Image credit: BrightFarm Systems
Solar is not the only green feature appearing on affordable housing projects these days. In fact, a project in the South Bronx is hoping to combat food miles and food deserts at the same time, growing fresh, nutritious vegetables in a 10,000 sq ft rooftop greenhouse on top of a six story affordable housing project. But does the project make sense? Certainly there are those who argue that vertical farming is pie in the sky, and that expensive urban real estate should be saved for people, and lots of them. After all, density is good for the environment. But that criticism seems to apply more directly to the outlandish farm/skyscrapers that occasionally grace these pages, not growing capacity integrated into residential units.
Much like this rooftop hydroponic farm, the BrightFarm rooftop greenhouse in the South Bronx will be harvesting rainwater from the building for irrigation, and will even be using waste heat from the residences below to keep the plants warm.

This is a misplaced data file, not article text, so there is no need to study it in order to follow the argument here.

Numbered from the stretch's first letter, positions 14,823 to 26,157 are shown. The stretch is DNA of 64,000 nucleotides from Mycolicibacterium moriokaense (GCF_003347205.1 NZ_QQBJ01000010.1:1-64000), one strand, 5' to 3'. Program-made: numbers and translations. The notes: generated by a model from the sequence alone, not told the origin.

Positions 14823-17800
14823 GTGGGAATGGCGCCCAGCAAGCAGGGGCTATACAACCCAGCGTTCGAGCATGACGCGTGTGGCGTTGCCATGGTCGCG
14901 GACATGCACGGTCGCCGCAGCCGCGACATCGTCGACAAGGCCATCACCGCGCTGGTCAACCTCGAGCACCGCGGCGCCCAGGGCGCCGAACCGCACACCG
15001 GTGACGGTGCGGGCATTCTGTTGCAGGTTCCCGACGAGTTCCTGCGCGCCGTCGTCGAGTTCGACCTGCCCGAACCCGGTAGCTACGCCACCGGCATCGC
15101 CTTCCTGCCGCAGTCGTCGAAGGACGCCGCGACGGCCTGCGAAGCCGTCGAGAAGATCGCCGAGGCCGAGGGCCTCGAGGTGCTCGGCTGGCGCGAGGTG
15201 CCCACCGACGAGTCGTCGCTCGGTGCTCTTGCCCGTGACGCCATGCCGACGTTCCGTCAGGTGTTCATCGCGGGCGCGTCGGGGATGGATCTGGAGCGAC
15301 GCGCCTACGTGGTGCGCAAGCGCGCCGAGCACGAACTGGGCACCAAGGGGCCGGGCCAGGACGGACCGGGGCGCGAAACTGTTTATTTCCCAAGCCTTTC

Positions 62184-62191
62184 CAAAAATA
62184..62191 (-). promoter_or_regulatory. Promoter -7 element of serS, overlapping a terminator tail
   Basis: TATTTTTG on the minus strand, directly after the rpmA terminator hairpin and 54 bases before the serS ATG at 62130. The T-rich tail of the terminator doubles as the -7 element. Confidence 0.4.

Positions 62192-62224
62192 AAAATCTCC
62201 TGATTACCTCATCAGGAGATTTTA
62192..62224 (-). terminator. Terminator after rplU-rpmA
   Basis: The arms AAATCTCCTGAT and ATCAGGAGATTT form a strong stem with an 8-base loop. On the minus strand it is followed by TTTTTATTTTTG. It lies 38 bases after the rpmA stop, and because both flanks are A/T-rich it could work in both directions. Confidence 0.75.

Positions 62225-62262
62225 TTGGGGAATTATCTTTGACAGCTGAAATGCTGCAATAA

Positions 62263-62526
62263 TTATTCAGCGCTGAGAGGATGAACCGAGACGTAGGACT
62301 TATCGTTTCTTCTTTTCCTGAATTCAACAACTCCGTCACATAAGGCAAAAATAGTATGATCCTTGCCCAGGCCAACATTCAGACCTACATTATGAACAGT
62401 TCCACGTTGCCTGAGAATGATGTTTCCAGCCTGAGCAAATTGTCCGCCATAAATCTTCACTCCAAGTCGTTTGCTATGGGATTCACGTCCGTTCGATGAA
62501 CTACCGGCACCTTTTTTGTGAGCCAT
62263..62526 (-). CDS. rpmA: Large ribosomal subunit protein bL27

Presumably the opportunities for symbiotic relationships don't end there--residents will be able to enjoy fresh, nutritious food grown right above them (the farm is said to be capable of producing fresh vegetables for up to 450 people), and they will also have an opportunity to connect with how their food is grown. Add to this the opportunity for local employment and this is looking like a winning idea.
Of course you could take this further, if people weren't too squeamish, with the use of waste streams (pun intended) like urine as fertilizer. But maybe we take this one step at a time.